I suggest an alternative: spend your money on train passes and go enjoy the free paddling that is offered by many organizations in the harbor area. I know of places in Staten Island, Hoboken, downtown Manhattan, midtown Manhattan, the Upper West Side, far uptown Manhattan (where I paddle), Long Island City, Red Hook, and Jamaica Bay. There are probably others that I don’t know. Send me a private email if you want details. Be quick about it; most organizations’ public programs will be shutting down over the next month and a half.

If you take that advice and decide you enjoy the sport, you will be motivated to save some money and get better gear than you can get for $500.

If you don’t take that advice and decide to buy now, you can barely do it, but as you say, you can’t afford to do many crossings, so stick to nearby Jersey. Learn the patterns of the tides and traffic, and learn how weather (especially wind opposing the current) affects conditions on the water.

Two more places, not mentioned above, for instruction and tours: Manhattan Kayak Company and New York Kayak Company.

See you on the water!


several issues
Your post raises several concerns, the most obvious being that you don’t seem to have a clear sense of the risks involved in paddling in NY/NJ harbor. Staying close to shoreline works in most places, but not in a working harbor with ferries on a tight schedule, barges, tugs, and recreational boaters competing for the same space and creating turbulence that can challenge even experienced paddlers. The only way to be safe in this environment (and I paddle here several times/week) is to have control over your kayak. From your description, you and your roomie aren’t there yet. Take the advice from the poster above and invest in a few lessons before investing in gear. Once you’re tied into the paddling community you’ll find plenty of good, cheap advice. But don’t go anywhere near the harbor until you learn how to do so safely.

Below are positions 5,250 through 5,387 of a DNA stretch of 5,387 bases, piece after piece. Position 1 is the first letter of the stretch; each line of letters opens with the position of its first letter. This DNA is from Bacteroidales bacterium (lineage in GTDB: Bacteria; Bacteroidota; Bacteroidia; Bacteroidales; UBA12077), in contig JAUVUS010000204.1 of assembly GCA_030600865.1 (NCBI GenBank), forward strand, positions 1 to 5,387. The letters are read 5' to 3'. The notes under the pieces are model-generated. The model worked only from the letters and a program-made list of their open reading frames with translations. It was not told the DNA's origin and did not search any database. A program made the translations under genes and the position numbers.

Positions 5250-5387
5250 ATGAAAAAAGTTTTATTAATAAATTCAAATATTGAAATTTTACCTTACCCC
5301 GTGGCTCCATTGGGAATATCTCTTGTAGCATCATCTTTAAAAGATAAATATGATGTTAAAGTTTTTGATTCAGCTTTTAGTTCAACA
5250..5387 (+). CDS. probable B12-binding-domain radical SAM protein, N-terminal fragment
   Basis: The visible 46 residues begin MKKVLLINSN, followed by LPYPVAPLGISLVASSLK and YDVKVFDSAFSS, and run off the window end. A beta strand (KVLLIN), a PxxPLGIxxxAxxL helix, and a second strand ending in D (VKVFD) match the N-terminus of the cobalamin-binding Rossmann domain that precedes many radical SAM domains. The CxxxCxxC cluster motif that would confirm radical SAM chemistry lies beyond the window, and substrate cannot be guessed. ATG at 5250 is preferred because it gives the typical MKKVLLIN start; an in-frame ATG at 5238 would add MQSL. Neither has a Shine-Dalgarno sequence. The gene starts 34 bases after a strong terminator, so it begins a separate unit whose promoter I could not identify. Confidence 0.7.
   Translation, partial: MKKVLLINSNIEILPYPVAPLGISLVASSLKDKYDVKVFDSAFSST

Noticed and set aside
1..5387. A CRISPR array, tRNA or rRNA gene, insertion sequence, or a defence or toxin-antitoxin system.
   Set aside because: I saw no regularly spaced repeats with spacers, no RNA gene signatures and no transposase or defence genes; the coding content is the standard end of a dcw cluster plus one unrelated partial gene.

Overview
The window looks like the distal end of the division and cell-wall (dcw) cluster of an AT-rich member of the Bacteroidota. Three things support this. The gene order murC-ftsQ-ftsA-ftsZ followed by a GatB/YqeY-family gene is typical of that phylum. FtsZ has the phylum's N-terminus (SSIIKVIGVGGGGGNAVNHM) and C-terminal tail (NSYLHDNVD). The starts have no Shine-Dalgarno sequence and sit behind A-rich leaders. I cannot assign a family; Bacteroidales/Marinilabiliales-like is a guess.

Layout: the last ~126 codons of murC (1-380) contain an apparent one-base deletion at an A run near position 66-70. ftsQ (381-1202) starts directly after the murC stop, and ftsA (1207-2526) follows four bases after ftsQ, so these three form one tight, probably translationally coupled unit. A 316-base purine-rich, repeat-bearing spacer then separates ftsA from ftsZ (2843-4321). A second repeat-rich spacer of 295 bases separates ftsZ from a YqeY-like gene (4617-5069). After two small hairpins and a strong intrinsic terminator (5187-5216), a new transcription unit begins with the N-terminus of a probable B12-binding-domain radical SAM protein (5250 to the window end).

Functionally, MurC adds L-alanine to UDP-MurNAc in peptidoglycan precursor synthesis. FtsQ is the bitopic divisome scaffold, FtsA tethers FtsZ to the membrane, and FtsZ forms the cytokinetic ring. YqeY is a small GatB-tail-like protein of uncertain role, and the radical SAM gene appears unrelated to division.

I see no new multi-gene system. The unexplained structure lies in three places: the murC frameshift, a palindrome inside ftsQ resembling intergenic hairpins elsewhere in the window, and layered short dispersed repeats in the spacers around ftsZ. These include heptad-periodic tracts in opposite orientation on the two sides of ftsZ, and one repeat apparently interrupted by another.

Slight Additions to the above
I suggest following the advice of Lyngo (she know these waters well) and NYCHandy. Those waters are for the skilled and experienced paddler. If after reading these posts, you are still bent on going in this direction, I will expand upon some of the things mentioned:

Downtown Boathouse - Is a subsidized organization staffed by volunteers. They have a sectioned off area for beginners to paddle. They also have guided tours to the Statue of liberty. In the winter, I believe they have pool classes. All of this is very inexpensive.

Manhattan Kayak - has an interesting curriculum and a point system. they offer courses and assess your performance and award points. They also have paddling tours in the area that you are interested in that you can join only if you have enough points (i.e. skills) to handle it. The entry level somewhat instructional tour is a first time out on the river tour that requires prerequisite training and points to demonstrate that you are ready. This will not be cheap. Last I knew, they do sell Prijon boats (same as used in their classes and tours) and may have used inventory.

If you are interested in Jamaica Bay, the Sebago Canoe and Kayak Club (also city subsidized) offers free paddle time (incl boats) on Saturdays, as well as classes and membership to their club. Their club is focused on skills building, which would be a good fit for you and your goal.

I personally prefer friendlier waters, and paddle in protected bays of nearby Long Island and sometimes Queens (water isn’t as clean) and am always open to paddle buddies.

Good luck and be careful ,